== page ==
Are prediction markets going to make it this time around?

That is the topic of my latest Bloomberg column, here is one excerpt: A skeptic might say that demand is limited because there are already so many good and highly informative markets in other assets. In 2009, for instance, was a market necessary to predict how well the iPhone was going to do? The share […]

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Can economists be trusted?

For the most part, economists don’t give people advice on how to run their lives. Rather we tend to focus on explaining the behavior of consumers and businesses, usually assuming they are at least somewhat rational. One exception is when there is a “principal-agent problem”, the case where the people you hire (the agents) have interests that differ from you own interest.

Thus economists might advise someone to be a bit skeptical if one’s dentist recommends that you get a new crown. Is it actually needed, or is the dentist merely trying to pad his income?

There is one area where economists are especially likely to give advice–personal investments. The Efficient Market Hypothesis (EMH) suggests that it’s extremely hard for financial advisors to consistently beat the market. Because these professionals must be paid for their services, managed mutual funds tend to do worse, on average, than index funds. Thus almost all economists that I know recommend that average people invest in index funds.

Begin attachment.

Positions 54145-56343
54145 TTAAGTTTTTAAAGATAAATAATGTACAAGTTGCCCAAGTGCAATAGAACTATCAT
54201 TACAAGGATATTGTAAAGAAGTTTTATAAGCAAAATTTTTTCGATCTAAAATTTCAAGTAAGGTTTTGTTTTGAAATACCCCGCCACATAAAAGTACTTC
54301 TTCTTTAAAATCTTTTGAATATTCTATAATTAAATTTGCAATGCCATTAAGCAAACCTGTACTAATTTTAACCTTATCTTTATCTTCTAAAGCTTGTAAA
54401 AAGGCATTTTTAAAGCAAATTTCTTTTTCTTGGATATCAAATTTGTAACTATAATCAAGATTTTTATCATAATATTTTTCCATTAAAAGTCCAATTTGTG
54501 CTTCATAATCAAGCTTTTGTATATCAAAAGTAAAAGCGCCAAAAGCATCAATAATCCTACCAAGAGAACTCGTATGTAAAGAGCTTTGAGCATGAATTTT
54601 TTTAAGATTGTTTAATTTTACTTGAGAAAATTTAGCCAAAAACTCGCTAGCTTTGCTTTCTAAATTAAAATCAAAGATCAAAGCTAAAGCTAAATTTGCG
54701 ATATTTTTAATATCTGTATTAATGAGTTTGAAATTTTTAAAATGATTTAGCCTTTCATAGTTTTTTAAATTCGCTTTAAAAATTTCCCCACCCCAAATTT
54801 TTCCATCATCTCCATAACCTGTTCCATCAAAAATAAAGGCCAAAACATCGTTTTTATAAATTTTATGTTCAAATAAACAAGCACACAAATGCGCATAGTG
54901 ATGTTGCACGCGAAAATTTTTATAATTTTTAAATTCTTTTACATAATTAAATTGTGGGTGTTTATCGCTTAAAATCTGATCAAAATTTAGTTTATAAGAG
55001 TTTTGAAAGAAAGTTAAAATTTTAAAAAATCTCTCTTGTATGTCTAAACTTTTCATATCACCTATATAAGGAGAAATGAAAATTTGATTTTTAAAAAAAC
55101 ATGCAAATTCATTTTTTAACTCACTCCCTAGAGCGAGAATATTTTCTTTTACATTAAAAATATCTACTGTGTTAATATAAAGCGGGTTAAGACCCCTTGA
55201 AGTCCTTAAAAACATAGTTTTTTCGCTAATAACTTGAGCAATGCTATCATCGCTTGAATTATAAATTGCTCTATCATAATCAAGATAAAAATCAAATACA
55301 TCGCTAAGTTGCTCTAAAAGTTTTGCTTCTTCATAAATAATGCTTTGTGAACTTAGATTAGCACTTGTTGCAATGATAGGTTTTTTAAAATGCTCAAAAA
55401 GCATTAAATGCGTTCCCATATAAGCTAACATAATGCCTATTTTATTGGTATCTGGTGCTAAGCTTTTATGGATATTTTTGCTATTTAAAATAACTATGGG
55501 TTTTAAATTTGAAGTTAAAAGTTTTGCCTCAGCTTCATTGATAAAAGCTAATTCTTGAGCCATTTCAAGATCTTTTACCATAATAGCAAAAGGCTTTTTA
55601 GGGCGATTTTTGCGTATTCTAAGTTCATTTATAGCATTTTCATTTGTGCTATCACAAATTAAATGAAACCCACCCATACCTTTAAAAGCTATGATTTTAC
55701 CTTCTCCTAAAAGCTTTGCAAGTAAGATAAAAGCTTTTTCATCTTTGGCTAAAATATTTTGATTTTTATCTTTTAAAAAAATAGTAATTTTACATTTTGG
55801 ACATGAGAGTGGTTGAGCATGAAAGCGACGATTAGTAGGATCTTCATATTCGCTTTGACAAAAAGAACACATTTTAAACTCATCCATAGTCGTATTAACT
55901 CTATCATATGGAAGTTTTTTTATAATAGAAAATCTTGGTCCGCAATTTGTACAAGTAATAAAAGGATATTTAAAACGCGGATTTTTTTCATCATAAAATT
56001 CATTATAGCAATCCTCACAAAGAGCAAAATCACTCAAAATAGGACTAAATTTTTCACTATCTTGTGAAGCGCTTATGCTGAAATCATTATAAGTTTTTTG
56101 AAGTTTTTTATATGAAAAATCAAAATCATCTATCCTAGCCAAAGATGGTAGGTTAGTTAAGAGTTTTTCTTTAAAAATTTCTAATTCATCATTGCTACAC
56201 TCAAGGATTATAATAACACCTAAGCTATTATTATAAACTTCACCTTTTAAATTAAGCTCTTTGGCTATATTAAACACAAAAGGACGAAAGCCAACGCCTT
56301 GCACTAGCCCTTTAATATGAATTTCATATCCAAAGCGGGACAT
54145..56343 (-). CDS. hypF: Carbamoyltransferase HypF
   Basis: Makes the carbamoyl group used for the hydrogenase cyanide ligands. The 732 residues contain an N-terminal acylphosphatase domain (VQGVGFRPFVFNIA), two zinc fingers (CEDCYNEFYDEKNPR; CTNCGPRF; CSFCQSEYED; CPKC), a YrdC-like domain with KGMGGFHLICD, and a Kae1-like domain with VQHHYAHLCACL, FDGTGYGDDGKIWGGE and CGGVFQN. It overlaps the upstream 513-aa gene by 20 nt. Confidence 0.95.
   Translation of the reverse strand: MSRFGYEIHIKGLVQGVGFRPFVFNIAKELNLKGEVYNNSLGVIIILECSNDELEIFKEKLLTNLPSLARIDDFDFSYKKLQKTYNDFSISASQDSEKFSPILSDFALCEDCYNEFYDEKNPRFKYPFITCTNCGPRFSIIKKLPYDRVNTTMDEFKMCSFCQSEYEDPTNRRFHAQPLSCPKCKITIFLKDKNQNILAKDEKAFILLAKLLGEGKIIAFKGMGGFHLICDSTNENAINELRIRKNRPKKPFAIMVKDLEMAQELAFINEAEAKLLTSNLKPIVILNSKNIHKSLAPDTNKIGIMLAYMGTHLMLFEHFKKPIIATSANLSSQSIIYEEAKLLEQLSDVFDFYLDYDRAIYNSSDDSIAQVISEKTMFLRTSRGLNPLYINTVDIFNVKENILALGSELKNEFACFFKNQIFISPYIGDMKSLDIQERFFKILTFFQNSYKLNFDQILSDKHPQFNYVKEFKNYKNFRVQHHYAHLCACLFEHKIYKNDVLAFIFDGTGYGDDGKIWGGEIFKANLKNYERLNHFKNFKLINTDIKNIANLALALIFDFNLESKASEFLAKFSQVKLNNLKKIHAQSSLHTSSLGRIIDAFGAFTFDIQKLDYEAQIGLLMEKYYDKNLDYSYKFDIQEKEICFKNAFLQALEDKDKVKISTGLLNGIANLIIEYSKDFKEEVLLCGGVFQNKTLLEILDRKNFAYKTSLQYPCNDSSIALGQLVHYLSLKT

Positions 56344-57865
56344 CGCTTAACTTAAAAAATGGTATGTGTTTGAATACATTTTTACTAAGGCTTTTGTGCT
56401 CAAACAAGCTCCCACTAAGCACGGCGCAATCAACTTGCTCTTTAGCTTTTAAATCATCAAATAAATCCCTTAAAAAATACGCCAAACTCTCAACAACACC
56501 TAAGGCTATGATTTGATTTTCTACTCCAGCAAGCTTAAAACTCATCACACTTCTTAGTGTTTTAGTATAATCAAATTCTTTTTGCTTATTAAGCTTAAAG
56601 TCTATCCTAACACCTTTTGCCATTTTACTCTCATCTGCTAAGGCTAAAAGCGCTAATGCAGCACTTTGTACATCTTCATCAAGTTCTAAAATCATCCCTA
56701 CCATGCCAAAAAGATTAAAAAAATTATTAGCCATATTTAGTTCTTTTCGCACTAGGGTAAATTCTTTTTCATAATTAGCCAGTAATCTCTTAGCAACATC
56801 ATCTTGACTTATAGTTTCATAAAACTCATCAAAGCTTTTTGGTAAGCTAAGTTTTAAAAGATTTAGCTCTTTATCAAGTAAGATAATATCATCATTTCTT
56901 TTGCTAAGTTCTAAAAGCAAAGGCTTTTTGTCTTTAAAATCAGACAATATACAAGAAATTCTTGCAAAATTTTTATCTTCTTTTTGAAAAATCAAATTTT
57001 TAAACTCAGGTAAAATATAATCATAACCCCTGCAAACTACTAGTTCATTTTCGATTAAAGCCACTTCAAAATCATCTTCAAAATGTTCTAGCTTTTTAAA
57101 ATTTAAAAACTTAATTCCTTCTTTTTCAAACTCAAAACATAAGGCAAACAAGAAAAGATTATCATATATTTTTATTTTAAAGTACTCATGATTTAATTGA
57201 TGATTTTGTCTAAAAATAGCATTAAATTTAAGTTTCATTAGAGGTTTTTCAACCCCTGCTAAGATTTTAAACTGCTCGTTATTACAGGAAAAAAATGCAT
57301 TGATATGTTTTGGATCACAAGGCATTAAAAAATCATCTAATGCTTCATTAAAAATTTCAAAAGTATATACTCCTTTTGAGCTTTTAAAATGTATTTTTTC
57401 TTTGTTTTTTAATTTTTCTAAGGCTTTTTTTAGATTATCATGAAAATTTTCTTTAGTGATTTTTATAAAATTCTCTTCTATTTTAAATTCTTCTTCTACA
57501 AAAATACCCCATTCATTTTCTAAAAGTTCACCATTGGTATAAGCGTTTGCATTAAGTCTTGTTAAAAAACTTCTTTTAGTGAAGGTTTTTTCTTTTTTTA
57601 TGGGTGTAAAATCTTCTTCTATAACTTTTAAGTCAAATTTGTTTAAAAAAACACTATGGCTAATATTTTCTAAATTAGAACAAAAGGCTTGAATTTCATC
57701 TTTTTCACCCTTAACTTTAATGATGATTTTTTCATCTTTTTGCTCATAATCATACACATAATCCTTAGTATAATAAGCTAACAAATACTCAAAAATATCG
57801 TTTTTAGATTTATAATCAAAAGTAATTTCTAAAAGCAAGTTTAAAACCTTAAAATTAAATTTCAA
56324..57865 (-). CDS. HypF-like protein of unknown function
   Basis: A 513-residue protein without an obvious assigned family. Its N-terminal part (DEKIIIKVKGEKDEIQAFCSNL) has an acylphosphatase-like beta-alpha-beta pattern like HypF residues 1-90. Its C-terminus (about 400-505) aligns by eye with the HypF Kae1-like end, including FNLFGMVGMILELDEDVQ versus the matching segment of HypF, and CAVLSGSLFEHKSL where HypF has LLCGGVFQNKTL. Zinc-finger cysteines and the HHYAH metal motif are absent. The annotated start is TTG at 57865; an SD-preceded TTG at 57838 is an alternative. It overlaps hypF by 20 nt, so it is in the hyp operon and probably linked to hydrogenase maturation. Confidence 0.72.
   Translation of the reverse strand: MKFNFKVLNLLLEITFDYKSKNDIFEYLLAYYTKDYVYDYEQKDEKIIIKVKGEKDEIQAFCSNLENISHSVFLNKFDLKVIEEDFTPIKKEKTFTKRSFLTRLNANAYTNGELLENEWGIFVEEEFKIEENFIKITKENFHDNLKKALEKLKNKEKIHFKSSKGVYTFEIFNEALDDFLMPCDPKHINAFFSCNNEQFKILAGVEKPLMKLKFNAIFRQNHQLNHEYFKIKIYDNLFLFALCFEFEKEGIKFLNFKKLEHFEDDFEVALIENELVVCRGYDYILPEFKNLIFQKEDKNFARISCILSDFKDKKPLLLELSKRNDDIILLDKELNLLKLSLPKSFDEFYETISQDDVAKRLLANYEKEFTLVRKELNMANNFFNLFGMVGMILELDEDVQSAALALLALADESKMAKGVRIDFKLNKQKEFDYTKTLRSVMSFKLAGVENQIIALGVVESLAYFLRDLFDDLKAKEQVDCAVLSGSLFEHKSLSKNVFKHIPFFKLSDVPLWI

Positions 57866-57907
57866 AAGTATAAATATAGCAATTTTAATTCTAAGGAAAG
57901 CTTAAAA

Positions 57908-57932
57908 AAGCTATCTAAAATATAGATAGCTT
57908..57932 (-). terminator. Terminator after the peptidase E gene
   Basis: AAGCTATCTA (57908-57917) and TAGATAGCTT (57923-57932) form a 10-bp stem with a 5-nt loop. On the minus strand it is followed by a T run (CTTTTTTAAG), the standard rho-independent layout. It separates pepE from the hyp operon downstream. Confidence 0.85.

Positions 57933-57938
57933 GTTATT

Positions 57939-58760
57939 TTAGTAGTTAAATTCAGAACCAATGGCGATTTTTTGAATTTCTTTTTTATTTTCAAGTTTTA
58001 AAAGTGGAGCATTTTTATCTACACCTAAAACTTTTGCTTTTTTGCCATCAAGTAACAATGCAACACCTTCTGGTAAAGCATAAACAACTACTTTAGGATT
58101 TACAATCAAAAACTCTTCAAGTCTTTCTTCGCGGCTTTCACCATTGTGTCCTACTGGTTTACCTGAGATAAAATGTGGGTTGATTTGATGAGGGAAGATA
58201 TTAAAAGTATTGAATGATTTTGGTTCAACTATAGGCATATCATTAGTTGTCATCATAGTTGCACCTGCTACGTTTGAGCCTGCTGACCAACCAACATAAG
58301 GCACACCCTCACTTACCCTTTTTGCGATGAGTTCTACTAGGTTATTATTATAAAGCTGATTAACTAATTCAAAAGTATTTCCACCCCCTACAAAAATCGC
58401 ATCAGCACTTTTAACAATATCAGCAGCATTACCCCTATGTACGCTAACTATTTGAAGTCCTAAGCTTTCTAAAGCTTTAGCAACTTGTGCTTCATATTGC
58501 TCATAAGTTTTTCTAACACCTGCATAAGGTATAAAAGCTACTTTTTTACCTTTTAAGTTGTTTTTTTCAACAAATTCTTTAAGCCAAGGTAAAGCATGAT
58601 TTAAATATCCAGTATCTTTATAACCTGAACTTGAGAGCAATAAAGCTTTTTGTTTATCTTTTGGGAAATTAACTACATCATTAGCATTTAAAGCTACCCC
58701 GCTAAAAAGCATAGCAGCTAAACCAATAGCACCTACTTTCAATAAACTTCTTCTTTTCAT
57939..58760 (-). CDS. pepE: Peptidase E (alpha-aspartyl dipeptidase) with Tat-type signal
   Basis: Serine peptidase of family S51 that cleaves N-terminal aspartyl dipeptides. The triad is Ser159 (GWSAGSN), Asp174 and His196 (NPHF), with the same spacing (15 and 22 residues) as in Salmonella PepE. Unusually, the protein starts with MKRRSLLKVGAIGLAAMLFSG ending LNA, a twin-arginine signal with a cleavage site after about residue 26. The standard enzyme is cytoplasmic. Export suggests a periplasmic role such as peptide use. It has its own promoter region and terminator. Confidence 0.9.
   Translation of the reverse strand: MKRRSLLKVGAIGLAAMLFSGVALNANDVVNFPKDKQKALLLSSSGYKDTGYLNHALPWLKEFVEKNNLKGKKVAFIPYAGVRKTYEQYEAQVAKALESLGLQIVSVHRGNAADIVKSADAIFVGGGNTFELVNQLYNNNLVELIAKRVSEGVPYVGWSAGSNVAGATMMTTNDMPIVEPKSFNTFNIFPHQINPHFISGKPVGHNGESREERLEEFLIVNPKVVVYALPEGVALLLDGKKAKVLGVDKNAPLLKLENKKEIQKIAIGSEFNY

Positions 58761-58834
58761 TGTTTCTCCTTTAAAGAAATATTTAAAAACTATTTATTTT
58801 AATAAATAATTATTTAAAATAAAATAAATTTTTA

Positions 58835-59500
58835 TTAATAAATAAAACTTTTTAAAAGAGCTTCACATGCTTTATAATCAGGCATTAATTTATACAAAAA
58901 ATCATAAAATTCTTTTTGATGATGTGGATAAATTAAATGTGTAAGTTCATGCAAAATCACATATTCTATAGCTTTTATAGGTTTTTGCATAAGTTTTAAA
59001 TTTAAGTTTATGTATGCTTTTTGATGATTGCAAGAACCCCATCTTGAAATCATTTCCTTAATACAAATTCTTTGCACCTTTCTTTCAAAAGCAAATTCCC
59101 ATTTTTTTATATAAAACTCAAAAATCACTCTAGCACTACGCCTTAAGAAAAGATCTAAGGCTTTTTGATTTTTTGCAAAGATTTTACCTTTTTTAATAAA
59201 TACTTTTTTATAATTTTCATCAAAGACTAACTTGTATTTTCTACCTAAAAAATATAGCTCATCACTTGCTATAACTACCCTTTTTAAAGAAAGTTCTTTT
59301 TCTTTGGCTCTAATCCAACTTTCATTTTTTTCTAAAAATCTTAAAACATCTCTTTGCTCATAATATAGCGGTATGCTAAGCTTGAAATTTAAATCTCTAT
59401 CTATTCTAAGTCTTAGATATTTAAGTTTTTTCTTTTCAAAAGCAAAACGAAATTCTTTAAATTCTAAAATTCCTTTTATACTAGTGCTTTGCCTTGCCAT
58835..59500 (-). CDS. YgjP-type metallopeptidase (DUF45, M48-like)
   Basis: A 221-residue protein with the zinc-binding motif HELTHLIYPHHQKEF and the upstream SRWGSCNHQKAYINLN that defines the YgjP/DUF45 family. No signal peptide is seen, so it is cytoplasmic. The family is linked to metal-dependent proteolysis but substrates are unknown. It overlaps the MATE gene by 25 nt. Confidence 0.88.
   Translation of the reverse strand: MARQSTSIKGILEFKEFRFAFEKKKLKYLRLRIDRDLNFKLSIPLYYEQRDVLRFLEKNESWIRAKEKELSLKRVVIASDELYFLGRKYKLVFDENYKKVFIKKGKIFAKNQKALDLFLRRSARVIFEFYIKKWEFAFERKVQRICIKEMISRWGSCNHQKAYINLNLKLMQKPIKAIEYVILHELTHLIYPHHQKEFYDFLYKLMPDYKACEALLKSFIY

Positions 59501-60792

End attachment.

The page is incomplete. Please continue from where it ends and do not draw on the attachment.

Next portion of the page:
Because of the EMH, the field of economics has its own distinct epistemology. We believe in the wisdom of markets. We believe that the optimal forecast of many economic variables is embedded in the consensus market forecast. AFAIK, other sciences don’t use this approach to ascertain what is true. Thus meteorologists don’t typically assume that a prediction market forecast of global temperatures in the year 2050 represents the optimal forecast, even were such a market to exist.

On the other hand, I do wonder if economists are being consistent in the way they apply concepts such as the principal-agent problem and the EMH. Doesn’t our criticism of managed mutual funds apply equally well to our own profession? Consider the following two approaches to policy:

1. Most economists seem to believe that it makes sense for our profession to do a lot of research on the macroeconomy, and then base our monetary policy on forecasts derived from computer models of the economy.

2. I believe that much of this research is wasteful, and that monetary policy should be guided by market forecasts of the relevant economic variables.